The Central Stags showed they may have been down but they’re definitely not out of contention as they turned the tables on the Otago Volts with a huge revenge victory in Invercargill.
Almost everything about the match was the complete opposite of what had gone down at Pukekura Park just days before. There, the Stags had won the toss and probably made a mistake in batting first on a weather-bitten pitch. Now they found themselves sent in on a belter to rack up a serious total while it was the Volts who crumbled with the bat this time around and left dazed by the final result.
The Stags had set them a huge ask of 218, the Central lads having smashed their highest T20 tally of the season after springing a bunch of surprises in their batting order and, for the first time in the competition, producing the goods with both bat and ball in the same game.
Bringing in youngster Christian Leopard for opening batsman Ben Smith, captain Will Young moved up to open and stayed at the tiller for 18 overs — his boundary-rich 79 flying off just 43 balls.
If there was a brief moment of déja vu in the first innings, it was when Jesse Ryder again went early — six and out to Matt Bacon first over, but surprise first drop Leopard proved a windfall up the order with his maiden T20 half century belted off just 21 balls.
Leopard had shown glimpses of his usefulness down the order on debut back in his very first appearance in Mt Maunganui. Now, three of his four sixes were pelted off consecutive balls as he gave Rob Nicol an over to forget — and with Young he poured on 83 for the second wicket before he was caught off Michael Rippon to bring his fast 52 to a close in the eighth.
Young’s half century was meanwhile his third in this season’s competition, posted off just 28 nuts as he swiped Rippon for six.
He quickly found another ally in Tom Bruce and the pair slammed 82 in good time for the third wicket before Bruce fell short of his own fifty, exciting paceman Michael Rae (3-31) again making a big impression for the Volts with his demanding height and growing confidence.
Just as Seth Rance had done in the previous game for the other side, now Rae put himself on a hat-trick next over with the wickets of Josh Clarkson and Dane Cleaver (without score), two heavy hitters gone in a blink and the southerners’ chance to stem some of the damage at the death.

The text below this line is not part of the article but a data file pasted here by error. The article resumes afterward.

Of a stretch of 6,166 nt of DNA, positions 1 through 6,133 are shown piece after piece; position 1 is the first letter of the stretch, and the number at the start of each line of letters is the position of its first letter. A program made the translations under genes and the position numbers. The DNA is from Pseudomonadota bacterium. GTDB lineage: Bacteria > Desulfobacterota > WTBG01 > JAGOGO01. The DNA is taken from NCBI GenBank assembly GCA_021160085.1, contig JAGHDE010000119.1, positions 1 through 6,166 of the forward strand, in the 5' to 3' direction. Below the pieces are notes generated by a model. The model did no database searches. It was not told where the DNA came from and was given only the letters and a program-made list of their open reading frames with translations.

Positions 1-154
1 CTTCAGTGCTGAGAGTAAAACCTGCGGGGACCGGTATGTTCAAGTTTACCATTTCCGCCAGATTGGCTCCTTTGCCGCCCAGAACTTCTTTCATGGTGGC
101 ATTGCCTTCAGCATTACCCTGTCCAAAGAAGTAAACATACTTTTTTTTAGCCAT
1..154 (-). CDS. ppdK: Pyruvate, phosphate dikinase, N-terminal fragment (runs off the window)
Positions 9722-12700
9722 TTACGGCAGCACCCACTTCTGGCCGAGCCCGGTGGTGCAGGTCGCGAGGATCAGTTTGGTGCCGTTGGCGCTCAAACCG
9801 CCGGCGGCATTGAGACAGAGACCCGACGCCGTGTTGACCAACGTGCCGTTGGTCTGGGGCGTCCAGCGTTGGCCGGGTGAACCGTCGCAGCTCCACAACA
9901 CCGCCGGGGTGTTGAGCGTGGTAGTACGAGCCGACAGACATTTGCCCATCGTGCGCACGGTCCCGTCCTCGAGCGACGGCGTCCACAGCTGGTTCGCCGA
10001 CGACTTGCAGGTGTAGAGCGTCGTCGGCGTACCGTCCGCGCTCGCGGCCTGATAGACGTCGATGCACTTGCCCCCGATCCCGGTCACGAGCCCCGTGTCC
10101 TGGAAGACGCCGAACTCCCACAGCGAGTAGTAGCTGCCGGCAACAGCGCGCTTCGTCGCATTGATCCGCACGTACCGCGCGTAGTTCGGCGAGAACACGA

But the Stags were already in sight of putting 200 on the board, and Young would bat through to the end of the 18th over which gave his teammates a license to swing freely.
Ben Wheeler’s first six smashed the 200 onto the tins but Bacon came back at the death with Neil Wagner and profited, claiming Young and then two wickets in the last over to finish with his new career best of 4-31 in only his third match.
All up, the Stags smashed 15 sixes in the innings and the good crowd at Queen’s Park enjoying a sunny afternoon had been treated not just to a Whopper 6 deal but to a fast and entertaining show, albeit not from their home side.
It would be a stark contrast, the proverbial game of two halves as the second innings saw the Stags bowlers dominate and Volts batsmen capitulate.
Rob Nicol and Hamish Rutherford, back in the XI at last, made a good, positive start getting a quick 30 up on the board for no loss, Rutherford looking dangerous while Nicol had been the steady anchor in the previous encounter between these sides.
But when Blair Tickner removed Nicol caught in the third over, the wheels fell off the Volts wagon, 31 for no loss but then losing eight wickets through the next 10 overs in rapid succession.
Both Bevan Small (3-20) and spinner Ajaz Patel (2-15) picked up their best T20 figures but it was the batsmen they removed that was key — giant-killer Small taking out Rutherford on 21 in the seventh over and Patel accounting for BLACKCAP Anaru Kitchen, bowled for just five runs.
Shawn Hicks probably won’t be looking forward to facing Seth Rance again as the Stags’ BLACKCAP claimed him for a golden duck for the second time in two games and it was Rance who wrapped it up, the Volts dismissed for just 99 with almost six and a half overs to spare.
While the Volts were already out of contention for the title, it was an important win for the Stags who needed to find their old touch in their final three matches to challenge for a Finals berth.
They now head back to Pukekura Park this Friday for what will be a fascinating rematch of last year’s Grand Final, the Wellington Firebirds just two points ahead of them and booked in for back-to-back matches against the Stags to round out the round robin.